Layoffs and Worker Shortages at the Same Time: A US Labor Market Update for Early 2023
February 8, 2023
It’s been an active and interesting start to the year for followers of the US labor market, with several notable data points all dropping in the space of a few weeks. Let’s consolidate and share the most notable labor market news and updates at the start of 2023 and then try to put these data together and present some thoughts for HR, talent, and business leaders.
Here are the five most important early 2023 labor market figures that you should know:
- The headline unemployment rate in the US dropped to 3.4% in January, the lowest level of unemployment since 1969
- In January, job growth was a remarkable 517,000 in January, led by gains in leisure and hospitality, professional and business services, and health care.
- Total job openings increased to 11.0 million on the last business day of December
- In December, the number of quits was little changed at 4.1 million. Over 4 million workers have voluntarily quit their jobs each month for the last 19 consecutive months
- Finally, weekly initial unemployment claims dropped to 183,000 for the last week in January, the lowest level since mid-April of 2022
Looking at the most recent data, collectively it describes a resilient, surprisingly strong labor market in the US, especially given the months of business leaders’ publicly opining about the chance of an economic recession, and the multiple reports of (mostly tech) industry layoffs and downsizing. From Amazon to Google to Meta to Salesforce (and many more), we’ve seen what seems like almost every major technology company downsizing their staffs, and CEO’s largely laying the blame on over hiring during the pandemic and to some vague notion of “future economic uncertainty”. I’d argue that the future is ALWAYS uncertain, and public company CEOs get paid the big bucks to navigate that uncertainty and make decisions that don’t end up resulting in having to layoff tens of thousands of workers. But that is a post for another time…
With unemployment as of January 2023 at a multi-generational low, having over 11 million open jobs, (which is near the all-time high for that series), and weekly initial unemployment claims now below 200,000 for multiple weeks in the latter half of January, the labor market data doesn’t point to a recession at all. Rather, it paints a picture of exceedingly tight labor markets, high demand for workers, and many workers, over 4 million each month, voluntarily leaving their jobs, usually to pursue other, better opportunities.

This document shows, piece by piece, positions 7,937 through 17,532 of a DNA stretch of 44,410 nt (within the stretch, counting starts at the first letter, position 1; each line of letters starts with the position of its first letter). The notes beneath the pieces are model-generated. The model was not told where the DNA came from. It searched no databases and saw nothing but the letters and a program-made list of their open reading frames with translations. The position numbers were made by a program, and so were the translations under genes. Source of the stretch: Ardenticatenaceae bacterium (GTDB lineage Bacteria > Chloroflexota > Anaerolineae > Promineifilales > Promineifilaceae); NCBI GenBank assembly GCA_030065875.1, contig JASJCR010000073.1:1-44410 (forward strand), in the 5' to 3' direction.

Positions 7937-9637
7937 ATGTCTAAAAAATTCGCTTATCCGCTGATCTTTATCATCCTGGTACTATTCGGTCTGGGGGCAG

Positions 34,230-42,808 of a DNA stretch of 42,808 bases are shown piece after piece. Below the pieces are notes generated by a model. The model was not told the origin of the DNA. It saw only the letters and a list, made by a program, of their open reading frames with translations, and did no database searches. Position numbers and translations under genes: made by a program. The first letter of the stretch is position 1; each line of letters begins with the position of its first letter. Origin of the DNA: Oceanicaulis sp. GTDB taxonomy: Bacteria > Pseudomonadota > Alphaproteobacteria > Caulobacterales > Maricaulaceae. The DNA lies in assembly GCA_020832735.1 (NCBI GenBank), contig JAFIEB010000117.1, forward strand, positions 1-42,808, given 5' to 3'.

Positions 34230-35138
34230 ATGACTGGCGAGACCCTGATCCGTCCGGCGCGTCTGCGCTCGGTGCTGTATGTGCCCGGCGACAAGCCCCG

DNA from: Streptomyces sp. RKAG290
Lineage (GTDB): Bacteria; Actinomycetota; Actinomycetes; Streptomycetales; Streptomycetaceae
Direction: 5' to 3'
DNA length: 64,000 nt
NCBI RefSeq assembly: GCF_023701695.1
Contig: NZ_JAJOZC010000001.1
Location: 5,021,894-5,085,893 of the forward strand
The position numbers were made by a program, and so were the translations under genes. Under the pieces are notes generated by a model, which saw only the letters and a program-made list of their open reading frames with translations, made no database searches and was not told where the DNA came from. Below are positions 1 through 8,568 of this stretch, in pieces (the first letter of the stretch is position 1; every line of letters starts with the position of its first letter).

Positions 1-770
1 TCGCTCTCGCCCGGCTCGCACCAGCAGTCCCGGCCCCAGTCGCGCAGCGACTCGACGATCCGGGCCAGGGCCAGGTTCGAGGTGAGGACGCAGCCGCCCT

There continue to be examples all over the economy of worker shortages – across industries, locations, and skill levels. Walmart and CVS are reducing opening hours at their retail pharmacy locations due to a shortage of pharmacists. Ongoing shortages of skilled tradespeople – welders, pipefitter, carpenters. etc., are leading to delays in construction of new semiconductor manufacturing facilities, And the labor crisis is still impacting small, local establishments like a Denver, Colorado retail Wine and Spirits shop that is seeing it’s time to fill open jobs expand to up to six months.
For HR and business leaders, despite the news of massive layoffs at some technology companies, it’s likely your organization will continue to have challenges with recruiting and retention in 2023. Organizations should continue to look for ways to improve their employees’ experience at work by maintaining or even strengthening many of the pandemic-era programs that were enacted in the last three years. Embracing flexibility in how, where, and when work gets done, investing in holistic employee well-being initiatives, and re-imagining diversity and inclusion practices to include more communities like neurodiverse individuals, people with physical disabilities, and even formerly incarcerated individuals can all bolster an organization’s employment brand and give them access to new sources of talent. Additionally, maintaining a focus on employee development, career planning, and supporting their short and long-term career goals are all going to be critical for employers’ talent strategies this year.
It has been a wild and interesting start to 2023, for the labor market geeks out there, and we will continue to follow these important developments throughout the year here at H3 HR Advisors and on the HR Happy Hour Media Network.
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